1
$\begingroup$

I have a polynomial of known degree, $f(x) = \sum_{n = 0}^N a_n x^n$ and I' d like to express it in terms of a shifted variable $x - x_ 0$, so that $f(x) = \sum_{n = 0}^N b_n (x - x_ 0)^n$.

I can do this by hand on paper, and I have a round about way of achieving the same result in Mathematica, but I' m pretty sure there has to be a standard name for the procedure I' m following when doing it manually. The round about way I currently use exploits the Taylor series, and goes like this:

Normal[Series[1 + x + x^6, {x, x0, 6}]]
Simplify[Normal[Series[1 + x + x^6, {x, x0, 6}]]] == 1 + x + x^6

Is there a more compact way of achieving this?

$\endgroup$
3
  • $\begingroup$ Check here. $\endgroup$ Mar 23 at 13:57
  • $\begingroup$ Interesting; however, that post is a close, but different, problem. I merely want a re-expression of the same function. To take their example, I want $f(x) = x^2$ to be expressed in the form $f(x) = (x+1)^2 - 2(x+1) +1$. That is, I want the polynomial in $x$ to be expressed as polynomial in $(x+1)$. $\endgroup$ Mar 23 at 15:34
  • $\begingroup$ But are they not basically inverses? So you could use that on x-1 instead of x+1, that is? $\endgroup$ Mar 23 at 15:59
1
$\begingroup$

I don't think it's more compact, but just for the sake of it, here's another way:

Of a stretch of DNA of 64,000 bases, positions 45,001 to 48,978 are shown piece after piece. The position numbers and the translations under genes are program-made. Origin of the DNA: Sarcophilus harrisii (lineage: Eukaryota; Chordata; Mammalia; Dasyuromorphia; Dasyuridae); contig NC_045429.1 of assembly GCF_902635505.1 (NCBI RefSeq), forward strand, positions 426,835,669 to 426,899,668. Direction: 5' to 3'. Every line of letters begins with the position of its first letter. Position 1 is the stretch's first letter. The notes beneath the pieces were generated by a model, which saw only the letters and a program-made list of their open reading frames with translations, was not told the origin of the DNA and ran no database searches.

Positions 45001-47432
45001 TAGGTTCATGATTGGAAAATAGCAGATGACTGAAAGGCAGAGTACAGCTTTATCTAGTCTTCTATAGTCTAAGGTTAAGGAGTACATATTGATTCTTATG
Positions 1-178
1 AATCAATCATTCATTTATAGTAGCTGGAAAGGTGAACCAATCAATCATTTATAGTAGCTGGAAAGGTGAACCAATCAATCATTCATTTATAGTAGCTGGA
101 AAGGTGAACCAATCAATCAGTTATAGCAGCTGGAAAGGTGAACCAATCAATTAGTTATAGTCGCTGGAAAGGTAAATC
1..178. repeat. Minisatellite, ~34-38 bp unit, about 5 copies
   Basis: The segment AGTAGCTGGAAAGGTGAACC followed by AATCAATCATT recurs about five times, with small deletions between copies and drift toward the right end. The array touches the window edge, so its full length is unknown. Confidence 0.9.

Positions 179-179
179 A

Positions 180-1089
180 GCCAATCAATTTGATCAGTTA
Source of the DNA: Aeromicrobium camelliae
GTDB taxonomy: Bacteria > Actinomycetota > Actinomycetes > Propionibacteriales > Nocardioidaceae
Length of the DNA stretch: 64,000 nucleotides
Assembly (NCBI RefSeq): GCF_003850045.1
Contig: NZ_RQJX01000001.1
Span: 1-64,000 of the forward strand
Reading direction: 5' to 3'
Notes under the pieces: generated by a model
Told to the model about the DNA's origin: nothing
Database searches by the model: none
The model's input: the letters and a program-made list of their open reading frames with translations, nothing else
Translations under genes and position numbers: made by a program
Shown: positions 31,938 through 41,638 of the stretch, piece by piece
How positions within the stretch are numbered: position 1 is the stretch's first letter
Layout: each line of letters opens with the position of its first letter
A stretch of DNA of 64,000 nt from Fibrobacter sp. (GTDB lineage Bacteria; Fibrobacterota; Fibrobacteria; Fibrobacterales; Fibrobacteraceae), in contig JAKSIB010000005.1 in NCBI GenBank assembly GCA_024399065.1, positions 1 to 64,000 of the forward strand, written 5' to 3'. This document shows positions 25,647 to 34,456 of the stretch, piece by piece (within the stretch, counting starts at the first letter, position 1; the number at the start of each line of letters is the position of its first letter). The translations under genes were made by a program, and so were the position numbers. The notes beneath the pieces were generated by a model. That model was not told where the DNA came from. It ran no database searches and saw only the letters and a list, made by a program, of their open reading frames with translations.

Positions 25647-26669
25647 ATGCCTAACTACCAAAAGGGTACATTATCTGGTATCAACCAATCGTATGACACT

Collect[Expand[1 + x + x^6 /. x :> xdiff + x0], xdiff] /. xdiff :> x - x0

If you want it organized, apply HoldForm after evaluating Collect, but before replacing xdiff, which can be, for example, achieved with

HoldForm @@ {Collect[Expand[1 + x + x^6 /. x :> xdiff + x0], xdiff]} /. xdiff :> x - x0

This relies on xdiff being clear, so you may want to package it in a function which keeps your variables fresh, and which gives you the option to hold the form or not as an optional fourth argument (false by default here):

PolynomialShift[poly_, x_Symbol, x0_, hold : (True | False) : False] := 
 Module[{xdiff}, 
  If[hold, HoldForm, Identity]
    @@ {Collect[Expand[poly /. x :> xdiff + x0], xdiff]} /. xdiff :> x - x0]

(* E.g. *)

 In[1]:=  PolynomialShift[1 + x + x^6, x, x0]
Out[1]:=  1 + (x - x0)^6 + x0 + 6 (x - x0)^5 x0 + 15 (x - x0)^4 x0^2 + 
            20 (x - x0)^3 x0^3 + 15 (x - x0)^2 x0^4 + x0^6 + (x - x0) (1 + 6 x0^5)

 In[2]:=  PolynomialShift[1 + x + x^6, x, x0, True]
Out[2]:=  1 + x0 + x0^6 + (1 + 6 x0^5) (x - x0) + 15 x0^4 (x - x0)^2 + 
            20 x0^3 (x - x0)^3 + 15 x0^2 (x - x0)^4 + 6 x0 (x - x0)^5 + (x - x0)^6

If you don't care about the ordering, though,

PolynomialShift[poly_, x_Symbol, x0_] :=
  Normal[Series[poly, {x, x0, Exponent[poly, x]}]

is probably the most compact you'll get.

$\endgroup$

Your Answer

By clicking “Post Your Answer”, you agree to our terms of service, privacy policy and cookie policy

Not the answer you're looking for? Browse other questions tagged or ask your own question.